Bioethics is probably not high on the Taliban’s to-do list and it is making no exceptions for public health.
Bioethics is probably not high on the Taliban’s to-do list and it is making no exceptions for public health. A man working for a polio vaccination drive in Quetta, in the province of Balochistan, was killed this week by gunmen on a motorbike.
It is not known who was responsible. However, since July, a Taliban leader in North Waziristan, Hafiz Gul Bahadur, has banned polio vaccination teams.
This is a great setback to international efforts to eliminate polio, a disease which is endemic only in three countries, Pakistan, Afghanistan and Nigeria. There have been 30 confirmed cases of polio in Pakistan this year, 22 of them in tribal areas bordering Afghanistan.
This is not sheer bloody-mindedness and anti-Western prejudice at work. From the Taliban’s point of view, polio campaigns have become enmeshed in the war. Shakil Afridi, the Pakistani doctor who helped to track down Osama bin Laden in Abbotabad for the CIA, used a polio campaign as his cover. Afterward, Western aid workers were bitterly critical of the CIA and predicted that militants would stop the polio vaccinations.
In a pamphlet distributed in June, the Taliban contended that it was a bizarre contradiction for Western benefactors to spend billions eradicating polio, while they were killing innocent civilians with drone strikes. “Polio infects one child in a million, but hundreds of Waziri women, children and elders have been killed in these strikes” says the pamphlet. Constant surveillance by the drones is also a torment for civilians, it says. “Each day the list of psychological patients increases in Waziristan, which is worse than Polio.”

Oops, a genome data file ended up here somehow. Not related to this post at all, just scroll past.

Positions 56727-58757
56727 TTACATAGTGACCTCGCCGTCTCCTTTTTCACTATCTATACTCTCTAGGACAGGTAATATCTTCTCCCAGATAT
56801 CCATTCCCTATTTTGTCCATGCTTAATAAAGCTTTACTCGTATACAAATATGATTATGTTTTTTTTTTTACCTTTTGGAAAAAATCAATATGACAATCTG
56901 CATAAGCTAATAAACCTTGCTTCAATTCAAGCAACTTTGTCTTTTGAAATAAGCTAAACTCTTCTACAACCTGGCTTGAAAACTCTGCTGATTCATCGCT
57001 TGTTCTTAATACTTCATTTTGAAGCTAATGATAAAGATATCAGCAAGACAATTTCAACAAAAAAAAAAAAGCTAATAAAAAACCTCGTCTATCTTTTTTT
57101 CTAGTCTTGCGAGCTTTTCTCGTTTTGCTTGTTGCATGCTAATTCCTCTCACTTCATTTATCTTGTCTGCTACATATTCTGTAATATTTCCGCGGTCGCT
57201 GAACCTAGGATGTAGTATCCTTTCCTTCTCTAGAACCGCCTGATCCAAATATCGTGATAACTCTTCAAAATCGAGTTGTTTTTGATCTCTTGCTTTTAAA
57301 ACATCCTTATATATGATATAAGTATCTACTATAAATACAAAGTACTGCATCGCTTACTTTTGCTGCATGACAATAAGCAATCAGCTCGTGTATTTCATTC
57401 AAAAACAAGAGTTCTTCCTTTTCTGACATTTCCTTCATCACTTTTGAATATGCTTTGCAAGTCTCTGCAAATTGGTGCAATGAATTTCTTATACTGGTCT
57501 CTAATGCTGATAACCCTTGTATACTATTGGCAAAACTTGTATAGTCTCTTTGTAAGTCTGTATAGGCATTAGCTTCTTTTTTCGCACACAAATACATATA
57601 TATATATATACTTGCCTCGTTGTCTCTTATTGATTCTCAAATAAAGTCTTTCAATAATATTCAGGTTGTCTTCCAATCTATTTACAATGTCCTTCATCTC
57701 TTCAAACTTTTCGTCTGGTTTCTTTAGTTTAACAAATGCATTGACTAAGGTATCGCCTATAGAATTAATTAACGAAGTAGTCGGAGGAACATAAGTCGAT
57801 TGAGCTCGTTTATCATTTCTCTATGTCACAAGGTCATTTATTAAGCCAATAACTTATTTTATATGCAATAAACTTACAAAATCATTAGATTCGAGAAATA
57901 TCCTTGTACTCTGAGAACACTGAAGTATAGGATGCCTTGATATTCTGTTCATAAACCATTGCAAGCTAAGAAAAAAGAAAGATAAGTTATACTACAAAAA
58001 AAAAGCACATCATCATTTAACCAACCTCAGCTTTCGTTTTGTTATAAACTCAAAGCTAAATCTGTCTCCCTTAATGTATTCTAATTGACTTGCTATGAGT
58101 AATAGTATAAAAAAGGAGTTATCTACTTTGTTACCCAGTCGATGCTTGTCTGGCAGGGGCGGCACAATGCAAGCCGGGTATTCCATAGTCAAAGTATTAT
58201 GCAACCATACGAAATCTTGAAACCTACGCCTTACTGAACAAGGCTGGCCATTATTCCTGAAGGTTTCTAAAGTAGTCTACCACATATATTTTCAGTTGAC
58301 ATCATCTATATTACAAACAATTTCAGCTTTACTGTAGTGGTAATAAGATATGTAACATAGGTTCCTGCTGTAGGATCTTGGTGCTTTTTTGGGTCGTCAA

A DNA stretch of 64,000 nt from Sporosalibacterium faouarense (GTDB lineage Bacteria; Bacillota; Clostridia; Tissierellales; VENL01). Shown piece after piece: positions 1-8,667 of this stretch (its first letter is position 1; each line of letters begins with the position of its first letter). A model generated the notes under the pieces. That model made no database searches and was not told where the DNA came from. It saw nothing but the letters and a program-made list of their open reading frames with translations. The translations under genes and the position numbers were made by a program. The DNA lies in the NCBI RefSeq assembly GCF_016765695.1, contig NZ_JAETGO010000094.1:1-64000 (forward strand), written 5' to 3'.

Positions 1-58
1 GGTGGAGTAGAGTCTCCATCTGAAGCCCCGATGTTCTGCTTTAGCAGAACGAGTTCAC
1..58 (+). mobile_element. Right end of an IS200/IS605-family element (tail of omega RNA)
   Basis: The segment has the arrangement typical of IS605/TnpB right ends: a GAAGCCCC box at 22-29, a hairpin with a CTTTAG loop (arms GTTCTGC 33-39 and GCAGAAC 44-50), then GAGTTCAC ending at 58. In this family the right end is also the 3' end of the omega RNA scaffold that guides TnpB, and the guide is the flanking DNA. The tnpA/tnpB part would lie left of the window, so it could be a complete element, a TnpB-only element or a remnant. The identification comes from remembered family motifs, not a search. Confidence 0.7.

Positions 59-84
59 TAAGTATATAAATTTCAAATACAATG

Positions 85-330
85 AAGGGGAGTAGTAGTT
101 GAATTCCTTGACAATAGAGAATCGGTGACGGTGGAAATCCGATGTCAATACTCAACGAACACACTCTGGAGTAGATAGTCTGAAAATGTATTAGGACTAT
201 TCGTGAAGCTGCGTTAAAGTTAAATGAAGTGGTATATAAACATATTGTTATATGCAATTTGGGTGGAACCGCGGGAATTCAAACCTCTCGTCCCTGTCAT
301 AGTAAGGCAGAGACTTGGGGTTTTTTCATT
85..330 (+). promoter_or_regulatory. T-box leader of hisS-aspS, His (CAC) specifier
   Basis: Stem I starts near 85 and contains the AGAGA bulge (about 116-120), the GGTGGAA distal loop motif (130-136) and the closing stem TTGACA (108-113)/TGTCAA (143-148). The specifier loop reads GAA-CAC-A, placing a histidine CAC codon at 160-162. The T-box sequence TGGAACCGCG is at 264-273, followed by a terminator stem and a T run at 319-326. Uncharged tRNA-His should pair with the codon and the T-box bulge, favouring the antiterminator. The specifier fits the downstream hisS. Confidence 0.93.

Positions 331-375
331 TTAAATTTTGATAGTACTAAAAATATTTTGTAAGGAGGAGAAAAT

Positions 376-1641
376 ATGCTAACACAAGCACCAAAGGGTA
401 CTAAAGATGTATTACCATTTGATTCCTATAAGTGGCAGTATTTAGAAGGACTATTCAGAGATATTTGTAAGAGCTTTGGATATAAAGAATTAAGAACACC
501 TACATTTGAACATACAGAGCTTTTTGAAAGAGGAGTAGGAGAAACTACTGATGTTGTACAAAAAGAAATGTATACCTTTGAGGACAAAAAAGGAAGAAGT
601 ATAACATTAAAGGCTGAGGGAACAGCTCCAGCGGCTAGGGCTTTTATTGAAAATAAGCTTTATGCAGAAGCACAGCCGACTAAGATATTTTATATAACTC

The Taliban also fears that people distributing the vaccines could be spies working for the CIA or the Pakistani government. “There is a high possibility that the campaign be used for spying against the Mujahideen, an apt example for this is Dr.Shakil Afridi, therefore, there shall be a total ban on the anti-polio drive.”
Factors other than the war could be at work. Waziristan has had no electricity for 30 years and local elders also say that they will continue to ban polio vaccination until the Pakistani government provides a power network. “If our children die from the scorching heat and mosquito bites, so what if they die of polio?” said a local leader. “We will continue the boycott until the government fulfils our demand. We are betrayed with false promises of the government and the officials are doing nothing in practical.” ~ Washington Post, Oct 17
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